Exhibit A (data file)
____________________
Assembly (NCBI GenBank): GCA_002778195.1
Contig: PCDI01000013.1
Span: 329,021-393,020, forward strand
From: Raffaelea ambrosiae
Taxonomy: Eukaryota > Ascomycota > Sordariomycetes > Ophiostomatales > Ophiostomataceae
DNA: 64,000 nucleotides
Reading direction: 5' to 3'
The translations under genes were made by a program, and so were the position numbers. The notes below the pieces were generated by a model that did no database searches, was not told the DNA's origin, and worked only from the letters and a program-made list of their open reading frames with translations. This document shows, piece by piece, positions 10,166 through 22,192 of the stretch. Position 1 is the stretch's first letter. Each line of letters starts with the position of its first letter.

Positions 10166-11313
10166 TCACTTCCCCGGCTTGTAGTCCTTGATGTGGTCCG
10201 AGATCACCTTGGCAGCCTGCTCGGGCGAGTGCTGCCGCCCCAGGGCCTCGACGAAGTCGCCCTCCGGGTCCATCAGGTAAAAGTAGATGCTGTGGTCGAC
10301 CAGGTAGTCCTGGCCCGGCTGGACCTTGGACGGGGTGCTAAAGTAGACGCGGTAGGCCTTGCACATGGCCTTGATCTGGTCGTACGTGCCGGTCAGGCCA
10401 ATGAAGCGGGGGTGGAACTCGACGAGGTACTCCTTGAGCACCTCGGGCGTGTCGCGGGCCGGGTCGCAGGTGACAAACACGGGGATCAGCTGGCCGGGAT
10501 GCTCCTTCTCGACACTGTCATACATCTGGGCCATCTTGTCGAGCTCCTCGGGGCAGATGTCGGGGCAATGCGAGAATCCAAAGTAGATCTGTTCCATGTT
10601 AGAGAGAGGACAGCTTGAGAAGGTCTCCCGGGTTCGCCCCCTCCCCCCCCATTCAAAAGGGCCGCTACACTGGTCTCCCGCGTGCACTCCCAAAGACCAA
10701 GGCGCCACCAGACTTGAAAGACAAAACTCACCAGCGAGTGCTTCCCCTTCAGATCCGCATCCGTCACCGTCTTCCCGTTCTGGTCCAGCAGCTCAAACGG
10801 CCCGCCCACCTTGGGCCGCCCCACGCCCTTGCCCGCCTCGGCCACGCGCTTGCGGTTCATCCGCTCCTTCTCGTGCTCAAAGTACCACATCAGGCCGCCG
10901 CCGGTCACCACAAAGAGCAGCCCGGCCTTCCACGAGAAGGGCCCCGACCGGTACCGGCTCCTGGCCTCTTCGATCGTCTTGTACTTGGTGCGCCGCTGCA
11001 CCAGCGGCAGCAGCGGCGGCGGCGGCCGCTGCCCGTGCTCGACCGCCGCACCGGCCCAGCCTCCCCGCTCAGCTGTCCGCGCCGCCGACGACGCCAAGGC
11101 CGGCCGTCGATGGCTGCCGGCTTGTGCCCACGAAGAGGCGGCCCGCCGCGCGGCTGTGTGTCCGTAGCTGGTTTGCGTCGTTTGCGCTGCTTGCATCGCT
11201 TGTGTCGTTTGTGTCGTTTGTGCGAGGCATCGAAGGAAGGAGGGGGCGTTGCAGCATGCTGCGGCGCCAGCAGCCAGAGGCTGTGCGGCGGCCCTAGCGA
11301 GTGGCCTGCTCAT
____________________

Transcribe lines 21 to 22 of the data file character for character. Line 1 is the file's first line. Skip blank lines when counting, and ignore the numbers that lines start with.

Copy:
11201 TGTGTCGTTTGTGTCGTTTGTGCGAGGCATCGAAGGAAGGAGGGGGCGTTGCAGCATGCTGCGGCGCCAGCAGCCAGAGGCTGTGCGGCGGCCCTAGCGA
11301 GTGGCCTGCTCAT